The time has come to add cancer to the label because there is so low public awareness of the effect that alcohol can have, said Thomas Gremillion, director of food policy for the Consumer Federation of America.
“We have optimism that Congress and the agencies will come along on this,” Gremillion said.
The U.S. isn’t alone in trying to decide how to deal with the issue. Other countries have weighed alcohol warning labels when it comes to cancer. A proposal is before the European Commission. As submitted in February, there may be action by the end of the year.
The Potential for Backlash
But warning imbibers about their cancer risk can provoke a backlash. A warning label program was briefly tried in the Yukon, the rugged, lightly populated northwest Canadian province known for a preponderance of heavy drinkers. Four years of planning went into the test — and it took only 30 days before it was hastily canceled after an outcry.
Objections ranged from allegations that the warning defamed brands to an outright rejection of the message, arguing there’s no solid proof alcohol consumption leads to cancer, said Dr. Tim Stockwell, a scientist at the Canadian Institute for Substance Use Research.
Every one of the claims was “nonsense,” insists Stockwell. But he said the government caved to industry pressure and stopped the project.
He said success would have required more leadership to stand up to the pressure. There was no doubt about the need to get the word out: “The more you drink, the more you need to see the message,” said Stockwell, who is also a psychology professor at the University of Victoria.
The U.S. faces other barriers to a label change as well. Many consumers view alcohol as having health benefits, that a glass or two of red wine can help prevent heart disease.
Cancer experts understand the confusion and as a result, are divided.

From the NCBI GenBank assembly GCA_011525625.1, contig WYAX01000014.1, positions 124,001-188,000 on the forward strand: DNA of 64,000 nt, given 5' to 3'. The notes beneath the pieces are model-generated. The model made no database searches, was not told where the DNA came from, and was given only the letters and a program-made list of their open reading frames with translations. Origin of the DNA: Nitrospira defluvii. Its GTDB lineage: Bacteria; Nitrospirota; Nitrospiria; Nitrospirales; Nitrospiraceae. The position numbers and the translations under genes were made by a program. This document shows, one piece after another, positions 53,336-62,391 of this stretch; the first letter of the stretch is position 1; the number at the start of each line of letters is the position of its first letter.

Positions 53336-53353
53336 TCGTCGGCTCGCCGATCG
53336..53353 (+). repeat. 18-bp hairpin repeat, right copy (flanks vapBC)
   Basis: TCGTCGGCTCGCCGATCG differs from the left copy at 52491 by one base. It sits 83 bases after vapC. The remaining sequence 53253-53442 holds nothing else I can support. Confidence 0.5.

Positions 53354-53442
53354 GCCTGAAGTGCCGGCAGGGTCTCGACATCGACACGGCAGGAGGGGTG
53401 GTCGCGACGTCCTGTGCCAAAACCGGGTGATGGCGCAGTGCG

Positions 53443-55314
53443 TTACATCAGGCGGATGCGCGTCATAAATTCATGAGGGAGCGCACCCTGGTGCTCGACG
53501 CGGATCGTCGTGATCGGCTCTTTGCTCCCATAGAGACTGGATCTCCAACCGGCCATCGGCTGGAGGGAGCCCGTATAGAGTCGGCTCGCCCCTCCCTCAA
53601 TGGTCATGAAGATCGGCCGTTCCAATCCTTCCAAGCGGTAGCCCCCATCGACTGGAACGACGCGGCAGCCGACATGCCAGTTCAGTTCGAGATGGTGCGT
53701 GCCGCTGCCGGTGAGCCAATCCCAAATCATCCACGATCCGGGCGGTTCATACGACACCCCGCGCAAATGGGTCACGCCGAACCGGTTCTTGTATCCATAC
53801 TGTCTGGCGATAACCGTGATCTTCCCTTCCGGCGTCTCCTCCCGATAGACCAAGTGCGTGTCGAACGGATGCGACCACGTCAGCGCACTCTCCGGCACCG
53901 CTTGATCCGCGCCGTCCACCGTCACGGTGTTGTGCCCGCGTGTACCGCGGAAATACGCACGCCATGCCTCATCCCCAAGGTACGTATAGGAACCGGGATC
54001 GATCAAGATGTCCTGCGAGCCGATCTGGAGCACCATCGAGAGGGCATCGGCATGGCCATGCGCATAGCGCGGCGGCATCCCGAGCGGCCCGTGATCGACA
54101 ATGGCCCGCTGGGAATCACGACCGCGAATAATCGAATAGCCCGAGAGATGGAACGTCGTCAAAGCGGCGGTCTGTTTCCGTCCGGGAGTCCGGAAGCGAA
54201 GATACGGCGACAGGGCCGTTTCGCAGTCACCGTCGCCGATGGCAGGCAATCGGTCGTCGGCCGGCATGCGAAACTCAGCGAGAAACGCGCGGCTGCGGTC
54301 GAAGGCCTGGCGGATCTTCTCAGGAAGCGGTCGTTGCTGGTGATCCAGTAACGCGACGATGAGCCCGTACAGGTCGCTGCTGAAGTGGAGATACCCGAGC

Cancer warning labels could help, but consumers nowadays are flooded with so many red flags that it’s easy for them to be overwhelmed, said Dr. Dawn Severson, an oncologist for the Henry Ford Cancer Institute in Michigan.
“The ubiquity of warnings in society tends to lessen their impact,” said Severson, who has written on the relationship between cancer and alcohol.
Dr. Elizabeth Comen, an oncologist at Memorial Sloan Kettering Cancer Center in New York, said messaging brings awareness, which is good, but wonders, too, whether consumers are paying attention. Tobacco packages have lots of warnings, she notes, but it’s unclear whether it is dissuading smokers from lighting up.
And Dr. Adrienne Phillips, an oncologist who teaches at Weill Cornell Medical College in New York, acknowledges messaging on alcohol and health can be confusing. But one thing she and the others agree on is that less alcohol is always better when it comes to warding off cancer.
“As with many things in life, anything in excess is likely bad for you and the less alcohol you drink, the better,” Phillips said.
Severson goes a step further and says cancer survivors should abstain completely from alcohol.
Experts also recommend that all patients talk to their doctor if they have any questions about how much is too much when it comes to alcohol.
Dr. Stacie Stephenson, a doctor of chiropractic who is founder and CEO of the health and wellness media venture, VibrantDoc, and chair of Functional Medicine at Cancer Treatment Centers of America, said she is careful to caution patients when it comes to accepting or rejecting health claims involving alcohol. A lot depends on age, gender, lifestyle and genetics.
“Health,” she said, “is highly individual.”